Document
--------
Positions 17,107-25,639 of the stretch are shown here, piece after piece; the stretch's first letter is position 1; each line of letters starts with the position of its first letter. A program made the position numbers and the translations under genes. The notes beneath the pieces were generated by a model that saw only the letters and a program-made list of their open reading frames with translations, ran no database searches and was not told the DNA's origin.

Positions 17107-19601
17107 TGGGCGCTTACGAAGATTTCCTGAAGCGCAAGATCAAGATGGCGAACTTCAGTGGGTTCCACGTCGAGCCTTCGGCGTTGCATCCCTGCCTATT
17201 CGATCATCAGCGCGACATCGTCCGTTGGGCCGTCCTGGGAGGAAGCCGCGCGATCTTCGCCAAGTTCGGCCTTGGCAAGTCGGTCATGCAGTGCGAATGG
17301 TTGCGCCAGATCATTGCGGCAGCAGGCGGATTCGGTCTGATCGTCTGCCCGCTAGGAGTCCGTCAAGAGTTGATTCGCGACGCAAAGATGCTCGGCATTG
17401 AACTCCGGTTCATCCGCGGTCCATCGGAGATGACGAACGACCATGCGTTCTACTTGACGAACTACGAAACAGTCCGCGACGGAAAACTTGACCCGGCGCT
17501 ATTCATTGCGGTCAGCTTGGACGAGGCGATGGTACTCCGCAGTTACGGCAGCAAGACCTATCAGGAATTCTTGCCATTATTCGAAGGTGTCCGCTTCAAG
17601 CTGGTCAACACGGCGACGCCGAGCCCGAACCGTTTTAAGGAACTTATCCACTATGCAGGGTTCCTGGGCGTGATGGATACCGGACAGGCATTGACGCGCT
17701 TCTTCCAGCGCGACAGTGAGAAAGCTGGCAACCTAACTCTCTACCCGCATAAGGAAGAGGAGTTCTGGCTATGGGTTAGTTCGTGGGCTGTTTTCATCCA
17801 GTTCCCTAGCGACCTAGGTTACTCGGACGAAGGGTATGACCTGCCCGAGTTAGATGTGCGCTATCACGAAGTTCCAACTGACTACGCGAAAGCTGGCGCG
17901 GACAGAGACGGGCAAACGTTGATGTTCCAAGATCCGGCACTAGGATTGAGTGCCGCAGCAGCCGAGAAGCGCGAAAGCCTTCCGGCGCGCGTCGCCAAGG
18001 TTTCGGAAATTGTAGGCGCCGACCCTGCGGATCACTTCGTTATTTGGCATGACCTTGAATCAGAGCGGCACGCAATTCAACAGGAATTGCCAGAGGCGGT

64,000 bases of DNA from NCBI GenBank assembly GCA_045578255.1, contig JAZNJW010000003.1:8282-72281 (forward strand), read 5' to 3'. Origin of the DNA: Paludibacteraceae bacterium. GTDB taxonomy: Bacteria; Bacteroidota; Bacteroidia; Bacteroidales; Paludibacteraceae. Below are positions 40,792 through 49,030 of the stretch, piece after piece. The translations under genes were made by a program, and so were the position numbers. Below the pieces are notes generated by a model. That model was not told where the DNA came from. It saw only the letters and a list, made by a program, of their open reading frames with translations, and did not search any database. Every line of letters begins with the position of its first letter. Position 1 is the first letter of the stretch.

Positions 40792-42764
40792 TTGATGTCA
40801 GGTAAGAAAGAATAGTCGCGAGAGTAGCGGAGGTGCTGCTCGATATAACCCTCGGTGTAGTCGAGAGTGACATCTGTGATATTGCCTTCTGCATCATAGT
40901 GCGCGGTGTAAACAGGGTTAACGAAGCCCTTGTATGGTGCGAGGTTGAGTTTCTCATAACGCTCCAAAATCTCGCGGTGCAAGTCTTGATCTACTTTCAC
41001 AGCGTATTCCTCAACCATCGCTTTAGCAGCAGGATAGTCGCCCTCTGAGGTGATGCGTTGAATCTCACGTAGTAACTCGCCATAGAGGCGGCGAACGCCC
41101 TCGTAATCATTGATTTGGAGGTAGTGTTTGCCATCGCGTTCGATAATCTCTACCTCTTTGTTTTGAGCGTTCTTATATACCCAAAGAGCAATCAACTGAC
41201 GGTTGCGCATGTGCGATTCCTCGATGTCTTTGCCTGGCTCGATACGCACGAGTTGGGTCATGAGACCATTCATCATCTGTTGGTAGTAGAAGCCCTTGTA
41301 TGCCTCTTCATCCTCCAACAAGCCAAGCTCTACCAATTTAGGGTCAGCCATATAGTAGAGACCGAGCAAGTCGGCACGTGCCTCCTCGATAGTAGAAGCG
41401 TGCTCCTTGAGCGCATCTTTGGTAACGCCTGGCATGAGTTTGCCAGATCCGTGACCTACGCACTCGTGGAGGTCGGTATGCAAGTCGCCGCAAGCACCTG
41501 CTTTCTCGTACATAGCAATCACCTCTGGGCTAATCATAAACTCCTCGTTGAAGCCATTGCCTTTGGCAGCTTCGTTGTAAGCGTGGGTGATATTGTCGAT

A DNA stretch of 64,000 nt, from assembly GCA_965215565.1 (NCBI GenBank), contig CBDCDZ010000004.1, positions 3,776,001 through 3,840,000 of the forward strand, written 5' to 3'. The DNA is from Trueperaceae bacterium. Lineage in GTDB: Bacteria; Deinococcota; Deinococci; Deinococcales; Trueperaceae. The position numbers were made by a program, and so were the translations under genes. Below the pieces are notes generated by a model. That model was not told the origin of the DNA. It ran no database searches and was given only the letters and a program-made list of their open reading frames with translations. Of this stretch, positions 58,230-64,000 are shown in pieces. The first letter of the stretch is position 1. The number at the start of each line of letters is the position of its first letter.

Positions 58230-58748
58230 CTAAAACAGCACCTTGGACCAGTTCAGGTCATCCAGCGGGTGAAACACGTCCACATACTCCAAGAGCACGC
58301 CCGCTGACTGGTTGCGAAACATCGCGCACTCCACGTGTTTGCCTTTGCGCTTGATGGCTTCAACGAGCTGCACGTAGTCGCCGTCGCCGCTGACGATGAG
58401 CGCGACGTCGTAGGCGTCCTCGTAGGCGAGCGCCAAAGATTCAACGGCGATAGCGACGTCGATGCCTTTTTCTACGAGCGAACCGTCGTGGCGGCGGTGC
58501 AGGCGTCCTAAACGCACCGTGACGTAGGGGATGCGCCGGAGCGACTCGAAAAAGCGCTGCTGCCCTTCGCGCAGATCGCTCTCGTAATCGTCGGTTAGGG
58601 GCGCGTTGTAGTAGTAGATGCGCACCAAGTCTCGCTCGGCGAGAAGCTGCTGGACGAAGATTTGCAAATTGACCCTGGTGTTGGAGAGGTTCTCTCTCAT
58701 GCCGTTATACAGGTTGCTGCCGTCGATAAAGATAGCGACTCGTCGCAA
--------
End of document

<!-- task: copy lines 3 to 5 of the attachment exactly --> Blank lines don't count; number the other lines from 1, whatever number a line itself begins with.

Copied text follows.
17107 TGGGCGCTTACGAAGATTTCCTGAAGCGCAAGATCAAGATGGCGAACTTCAGTGGGTTCCACGTCGAGCCTTCGGCGTTGCATCCCTGCCTATT
17201 CGATCATCAGCGCGACATCGTCCGTTGGGCCGTCCTGGGAGGAAGCCGCGCGATCTTCGCCAAGTTCGGCCTTGGCAAGTCGGTCATGCAGTGCGAATGG
17301 TTGCGCCAGATCATTGCGGCAGCAGGCGGATTCGGTCTGATCGTCTGCCCGCTAGGAGTCCGTCAAGAGTTGATTCGCGACGCAAAGATGCTCGGCATTG